Anyone ever tried painting these? - Page 2 - Tropical Fish Keeping - Aquarium fish care and resources

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post #11 of 15 Old 04-20-2012, 02:59 PM
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Originally Posted by Geomancer View Post
Yes ... and they are designed to be used over a hood, not an open tank. There is a difference.

I'm not saying this is instantly catastrophic, or a guarantee, it's something that happens slowly over time. It might arc, it might burn, it might do nothing. Risk.

I guess ask yourself, why do they make exterior light fixtures if moisture makes no difference? If it's just because they last longer, why do building codes require the use of an exterior fixture?
Perhaps I didn't state it right. My 5 gallon Mini-bow hood WAS meant to be used over open water. It had a really cheap basically pointless condensation "guard" which is what I assume it was meant to do or perhaps to shield the bulb from direct splashes. It did basically nothing for condensation. Other then that it is a standard incandescent dual socket and was wired no differently then any other lamp socket I have seen. Originally it had wire nuts and a extra plastic 'shield' around the base of the wires and base of socket. Neither the bulb guard or plastic shield protected it sufficiently IMO. I completely rewired and modified it from the start. Its safer IMO then it was previously, still I run plastic wrap between the hood and the tank to keep the moisture off it and stop evaporation.

IMO main difference between interior and exterior fixtures is simply testing and perhaps a grounding wire and some small added moisture resistance. There is extra cost to test fixtures in a humid/outdoor setting to make sure they preform thus they are more expensive.

Regardless of the fixture any aquarium should be on a GFCI if you are truly worried about electrical equipment. All but one of my tanks are on GFCI outlets.

If your worried about dangerous malfunction there are many manufactured aquarium fixtures that have done that. My main point is a lot of aquarium hood/lights are overpriced pieces of junk. Odyssea is one brand name of cheap aquarium lights that has a lot of fire reports and other problems in the past.

Then again I am running ballasts that have absolutely no casing on them at all

.... I'm probably drunk.

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post #12 of 15 Old 04-20-2012, 08:55 PM
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I have yet to see or hear about a light fixture that is completely water proof if dropped in the tank. Theres very little difference between indoor and outdoor fixtures really mostly a foam gasket and cardboard ring that goes around base of bulb. were not even sure what he plans on doing with this light though.
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post #13 of 15 Old 04-22-2012, 07:08 PM
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I'd cover all exposed wires with aquarium silicone, and then spray the entire lamp with 'Krylon Fusion' paint.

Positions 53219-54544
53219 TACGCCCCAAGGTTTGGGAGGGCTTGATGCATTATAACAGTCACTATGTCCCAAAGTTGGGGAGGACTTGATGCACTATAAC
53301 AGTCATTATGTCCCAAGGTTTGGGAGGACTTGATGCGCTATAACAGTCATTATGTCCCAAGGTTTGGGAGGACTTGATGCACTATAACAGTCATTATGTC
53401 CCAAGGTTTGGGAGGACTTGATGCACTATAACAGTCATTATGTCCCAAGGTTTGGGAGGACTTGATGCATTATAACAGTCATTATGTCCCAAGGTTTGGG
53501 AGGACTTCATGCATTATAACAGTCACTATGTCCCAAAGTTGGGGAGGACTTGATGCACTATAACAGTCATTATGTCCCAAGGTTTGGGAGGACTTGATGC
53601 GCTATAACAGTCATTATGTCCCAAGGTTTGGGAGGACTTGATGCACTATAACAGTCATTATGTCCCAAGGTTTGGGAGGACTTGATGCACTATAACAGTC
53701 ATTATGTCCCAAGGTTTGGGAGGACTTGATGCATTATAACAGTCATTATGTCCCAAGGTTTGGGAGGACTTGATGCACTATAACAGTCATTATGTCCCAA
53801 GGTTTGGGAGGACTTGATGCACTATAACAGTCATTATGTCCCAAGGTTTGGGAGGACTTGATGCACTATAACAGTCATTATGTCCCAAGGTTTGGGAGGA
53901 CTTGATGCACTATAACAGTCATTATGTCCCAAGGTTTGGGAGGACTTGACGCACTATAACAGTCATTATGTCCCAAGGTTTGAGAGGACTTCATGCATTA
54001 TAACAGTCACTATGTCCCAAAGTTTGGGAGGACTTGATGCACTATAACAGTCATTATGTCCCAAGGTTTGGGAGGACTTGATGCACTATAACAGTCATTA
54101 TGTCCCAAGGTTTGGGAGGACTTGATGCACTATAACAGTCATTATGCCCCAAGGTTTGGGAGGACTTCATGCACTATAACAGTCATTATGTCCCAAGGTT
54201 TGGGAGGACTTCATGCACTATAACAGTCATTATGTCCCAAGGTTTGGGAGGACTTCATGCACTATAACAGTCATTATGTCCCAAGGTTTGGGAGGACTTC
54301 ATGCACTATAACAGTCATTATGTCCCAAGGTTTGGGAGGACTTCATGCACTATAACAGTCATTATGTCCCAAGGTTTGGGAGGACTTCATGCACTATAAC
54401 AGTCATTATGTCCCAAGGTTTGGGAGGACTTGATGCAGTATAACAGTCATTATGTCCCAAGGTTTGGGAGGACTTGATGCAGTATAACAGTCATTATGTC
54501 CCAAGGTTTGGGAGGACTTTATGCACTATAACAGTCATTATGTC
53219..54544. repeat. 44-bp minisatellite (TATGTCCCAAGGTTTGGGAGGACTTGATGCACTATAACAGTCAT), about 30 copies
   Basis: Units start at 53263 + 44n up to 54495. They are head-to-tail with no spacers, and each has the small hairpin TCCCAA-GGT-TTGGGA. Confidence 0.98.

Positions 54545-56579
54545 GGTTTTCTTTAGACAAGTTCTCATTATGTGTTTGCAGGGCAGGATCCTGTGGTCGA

Inside of the reflector should be white, but the outside can be any color.

Also, don't use incandescent bulbs- Go with CFLs. A 23W CFL produces more light than a 100W incandescent, lasts at least 10X longer, and produces about as much heat as a 10W bulb- it's WAY cooler.

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^^ genius
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post #14 of 15 Old 04-22-2012, 10:06 PM Thread Starter
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Originally Posted by Mikaila31 View Post
Also just something to note. CFLs will have a pretty short bulb life in those fixtures. The inverted (upside down) orientation will cause the ballast in the base of the bulb to get hotter. Also combined with the Humidity it they will have a pretty reduced life.
Eh, i'd have to disagree with this one. I work on lights and ballast for living and run into all types of fixtures. Some vast majority being CFL's which are always in the ceiling upside down hanging. They last any wheres from 2-3 years. Which is pretty decent IMO.

Also Humidity is not a problem unless you make it one. Use a glass top, so evaporation is not an issue for ur light fixtures.

Quote:
Originally Posted by Geomancer View Post
Yes ... and they are designed to be used over a hood, not an open tank. There is a difference.

I'm not saying this is instantly catastrophic, or a guarantee, it's something that happens slowly over time. It might arc, it might burn, it might do nothing. Risk.

I guess ask yourself, why do they make exterior light fixtures if moisture makes no difference? If it's just because they last longer, why do building codes require the use of an exterior fixture?
The only way it would "arc" is if it had wire nuts holding the wires together and one came loose to hit the actual fixture.

Glass top= No Catastrophe lol
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post #15 of 15 Old 04-22-2012, 10:30 PM
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